6. 6. CLINICAL RESEARCH www.jasn.org average of 3.7 yr and 60% of the patients were treated with 2-microglobulin, the acknowledged surrogate of the middle high-flux dialysis before entry in the study, the MPO study molecules, and positively affect serum levels in the long term, enrolled incident patients only to avoid early mortality bias which in turn are related to mortality.21,22 A confounding effect (so-called selection of survivors) and a carryover effect of the of residual renal function on outcome in our study is unlikely, previous treatment to the actual intervention phase. Although because there were no differences between the high-flux and the HEMO study could not show a significant survival differ- the low-flux groups in the absolute values of GFR at baseline ence in the primary analysis, results of secondary analyses, and of the decrease over time. namely of patients who were on renal replacement therapy for In summary, the results of this study demonstrate no signif- 3.7 yr, showed a significant survival benefit in the high-flux icant difference in survival between the patients treated with group with a reduction of the relative mortality risk by 32%.8 either low-flux or high-flux dialysis in the population as a In a secondary analysis of our study, we found a higher whole; however, the patients with serum albumin levels 4 survival rate in patients who had diabetes and were treated with g/dl as a recognized marker of comorbidities, including mal- high-flux compared with low-flux dialysis, with an adjusted nutrition and inflammation, had a significantly better survival risk reduction of 38%. Although this post hoc analysis was ini- in the group treated with high-flux than in that treated with tially not planned, the results are in line with the rationale of low-flux membranes. In addition, patients with diabetes, also a our study design and with a post hoc analysis from the 4D- disease known to be associated with a worse prognosis, showed study.17 This analysis of the 4D-study considered only patients a survival benefit with high-flux dialysis; however, because the who were treated with the same membrane type during the study was not designed for this specific patient group, the re- entire follow-up period. Here, the HR for mortality in patients sults of this post hoc analysis have to be interpreted with cau- who had diabetes and were treated with synthetic low-flux tion. The clinical implications of these findings are underlined membranes was 59% greater than in those who were treated by the high prevalence of dialysis patients with low serum al- with synthetic high-flux membranes. Still, because the patients bumin and the increasing proportion of patients who have were not randomly assigned to these membrane types, this post diabetes and begin renal replacement therapy worldwide. hoc analysis should be carefully interpreted. In the HEMO study, no interaction of membrane flux and either low serum albumin or diabetes status was found.8 An CONCISE METHODS explanation for this could be a “selection of survivors” that was unavoidable when enrolling prevalent patients, in contrast to Study Design the MPO study, in which only incident patients were recruited. The primary objective of the study was to examine the mortality rates Here, an interaction of serum albumin with the effect of mem- in incident patients with CKD when being treated with either high- brane flux was seen. Because of the only borderline signifi- flux or low-flux HD.10 This open, prospective, randomized, con- cantly higher effect of membrane flux in patients with than trolled clinical trial was implemented in 59 HD centers from nine without diabetes in the group with serum albumin 4 g/dl, we European countries. The study adhered to the Declaration of Helsinki cannot completely exclude that the risk reduction with high- and was approved by national or local ethics committees of all partic- flux dialysis in patients with low serum albumin is to some ipating centers according to national legislation. All patients gave in- degree related to diabetes status; however, the different and, in formed consent before being enrolled in the study. part, small samples sizes of these subgroups may preclude final Patients could be enrolled in the study when they fulfilled the conclusions. inclusion criteria of being between 18 and 80 yr of age, having been on The general applicability of our results found in patients renal replacement therapy for up to 2 mo, and having a serum albu- with hypoalbuminemia and diabetes should be seen against the min level 4 g/dl (measured within the 2 mo before inclusion). Major background of an increasing proportion of dialysis patients exclusion criteria were being scheduled for renal transplantation from with inflammation and/or malnutrition and of diabetic ne- a living donor within the period of the study, on HD after renal trans- phropathy as primary renal disease or diabetes as comorbid- plantation, and serious clinical conditions potentially confounding ity.18 Serum albumin is a strong predictor of mortality11,12 and the effect of the intervention (proteinuria 6 g/24 h per 1.73 m2, related to nutritional and inflammatory status.19 Epidemio- active malignancies, current therapy with immunosuppressive agents, logic studies have confirmed that low serum albumin levels are severe congestive heart failure despite maximal therapy [New York frequent in HD patients, the prevalence being nearly un- Heart Association class IV], unstable angina pectoris, active systemic changed in the past decade. Owen et al.12 reported 60% of the infections [e.g., tuberculosis, systemic fungal infection, AIDS, hepati- patients with serum albumin 4.0 g/dl, which is similar to the tis), chronic pulmonary disease requiring supplementary oxygen, and more recent figures from the DOPPS study, with 57 to 86% of cirrhosis with encephalopathy). the patients with serum albumin below this level.20 During the course of the study protocol amendments were intro- The causal relation between treatment with high-flux dial- duced. After 11 of the planned 24 mo of the recruitment period, only ysis and survival could lie in the eliminative capacity of high- 114 patients had been enrolled; therefore, the study protocol was flux membranes. As shown previously and also in this study, amended by prolonging the recruitment period to 4.5 yr and includ- high-flux membranes have a significant removal capacity for ing also patients with serum albumin 4 g/dl before enrollment, ran- 6 Journal of the American Society of Nephrology J Am Soc Nephrol ●●: –, 2009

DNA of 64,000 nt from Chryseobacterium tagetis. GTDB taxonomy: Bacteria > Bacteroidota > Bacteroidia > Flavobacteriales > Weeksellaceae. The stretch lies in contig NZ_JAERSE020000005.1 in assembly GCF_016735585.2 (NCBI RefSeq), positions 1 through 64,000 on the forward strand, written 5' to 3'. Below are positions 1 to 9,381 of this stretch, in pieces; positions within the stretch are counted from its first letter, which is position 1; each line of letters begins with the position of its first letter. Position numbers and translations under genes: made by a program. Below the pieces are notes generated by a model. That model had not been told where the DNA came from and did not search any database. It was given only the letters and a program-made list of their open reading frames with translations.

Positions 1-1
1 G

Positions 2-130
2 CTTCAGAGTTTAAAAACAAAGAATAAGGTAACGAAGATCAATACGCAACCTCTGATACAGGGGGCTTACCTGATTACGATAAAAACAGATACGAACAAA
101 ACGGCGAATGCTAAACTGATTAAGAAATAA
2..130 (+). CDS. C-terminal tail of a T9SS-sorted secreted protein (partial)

7. 7. www.jasn.org CLINICAL RESEARCH domly assigned as a separate stratum so as not to jeopardize the orig- conforming patients were included in the survival analysis and cen- inal protocol. Central block randomization in a 1:1 ratio to either the sored at the date of premature termination. No further follow-up of high-flux or the low-flux group was performed directly after enroll- these patients within the study was performed. ment in the study and stratified by study center and serum albumin. At month 0, the first serum samples were taken to determine var- For exclusion of inadequate dialysis therapy as a confounding fac- ious biochemical parameters. Clinical data were collected every 3 mo; tor, spKt/V delivered by HD (without considering residual renal func- serum samples for analysis of biochemical parameters and urine col- tion) and determined according to Daugirdas et al.23 had to be main- lection to determine residual renal function were performed at 6-mo tained at a minimum of 1.2. This level had to be reached at the end of intervals. Kt/V was controlled monthly in the first 3 mo of the main- the 4-wk run-in phase, which followed the randomization; otherwise, tenance period, then every 3 mo throughout the study. Treatment the patient terminated the study. After 11 of the planned 24 mo of the parameters were to be adjusted if Kt/V fell below 1.2. In contrast to the recruitment period, it was also noted that an unexpected 10% of the run-in phase, the patient continued the study when this happened patients failed to reach the Kt/V of 1.2 within these 4 wk, which was during the maintenance phase. therefore considered too short. In consequence, the protocol was amended so that patients who had not reached the target Kt/V at the end of the run-in phase could remain in the study, with monthly Parameters End points (deaths) and hospitalizations were documented as and evaluation of Kt/V until month 3 of the maintenance phase. When the when they occurred. The classification of the cause of death as given Kt/V at month 3 still was 1.2, those patients terminated the study by the investigator together with information on primary renal dis- and no further follow-up of them was performed. ease and comorbidities were reviewed by an independent safety re- view committee. Hospitalizations were documented by the investiga- Study Procedures tor and included information on the cause, allocation to predefined Patients who met the inclusion and exclusion criteria were enrolled groups for infection or for vascular access problems, and the date of after giving their informed consent. Demographic data, medical his- admission and discharge. tory, concomitant medication, current dialysis treatment parameters, Central laboratory analysis was performed for 2-microglobulin and residual renal function at study entry were recorded at the base- by a microparticle enzyme immunoassay with the Abbott IMx system line visit. Then patients were randomly assigned to either the high- (Abbott GmbH & Co KG, Wiesbaden, Germany). All other parame- flux or the low-flux group. Serum albumin levels determined within 2 ters were determined at local clinical laboratories. mo before enrollment were used to allocate the patients to the hypo- or the normoalbuminemic group. The dialyzer type was selected by the investigator according to Statistical Analysis predefined criteria for high-flux (sieving coefficient for 2-micro- The sample size estimation was based on the hypothesis to reduce globulin 0.6 and ultrafiltration coefficient 20 ml/mmHg per h) mortality with high-flux dialysis by approximately 10% at the end and for low-flux membranes (sieving coefficient for 2-microglobu- of the minimum 3-yr follow-up, if the 3-yr mortality of the control lin 0 and ultrafiltration coefficient 10 ml/mmHg per h). The dialysis group was approximately 30 to 50% (type 1 probability of error of membrane material could be synthetic or substituted cellulose for the 0.05, power of 0.80, and one-sided test based on the hypothesis to high-flux dialyzer group and synthetic, substituted, or unsubstituted reduce mortality). A sample size of approximately 300 patients per cellulose for the low-flux dialyzer group. In the high-flux group, 99% group was estimated to be adequate to detect this reduction of of the dialyzers contained synthetic membranes, whereas in the low- mortality with high-flux dialysis. This number was increased to flux group, 75% contained synthetic membranes and 22% contained 333 patients per group to allow for an expected rate of 10% of substituted cellulose. Dialyzer reuse was not allowed. Patients had to patients terminating the study prematurely. The target sample size be treated three times per week with bicarbonate HD for a minimum of at least 666 patients was planned to be enrolled and randomly treatment time of 180 min. Water and dialysate quality had to comply assigned during a period of 24 mo. Because the recruitment rate of with the criteria specified in the European Pharmacopoeia of 1997 incident patients turned out to be slower than expected, 11 mo and adopted by the European Best Practice Guidelines.24 after the start of patient enrollment, the recruitment period was To achieve the minimum spKt/V of 1.2, the patients first under- prolonged to a total of 4.5 yr and opened also to patients with went the run-in phase of 4 wk, in which Kt/V was controlled weekly serum albumin 4 g/dl as a separate stratum so as not to jeopar- and the treatment parameters (treatment time, blood flow rate, dial- dize the original study design. A new sample size estimation for the ysis fluid flow rate, and dialyzer surface area) were adjusted locally by group with serum albumin 4 g/dl was performed on the basis of the investigator to reach this target. Patients who reached the specified the longer recruitment and thus observation period with an ex- minimum Kt/V then entered the maintenance phase (i.e., actual study trapolation of the postulated mortality difference of 10% after 3 yr observation) with the starting point defined as month 0. As specified to 13% after 4 yr and of the mortality in the control group at 4 yr to in the study protocol, all patients were observed until the latest en- 40 to 66%. This resulted in a total patient number of at least 390 rolled patients reached a maintenance period of 3 yr. Premature ter- patients with low serum albumin (including a possible 10% of mination of the study was defined as kidney transplantation, change premature study termination) with a type 1 probability of error of of dialysis center, withdrawal of patient’s consent, change to perito- 0.05, a power of 0.80, and a one-sided test. neal dialysis for 60 d, or recovery of renal function. Nevertheless, The Charlson comorbidity index was calculated as described pre- J Am Soc Nephrol ●●: –, 2009 HD Membranes and Survival 7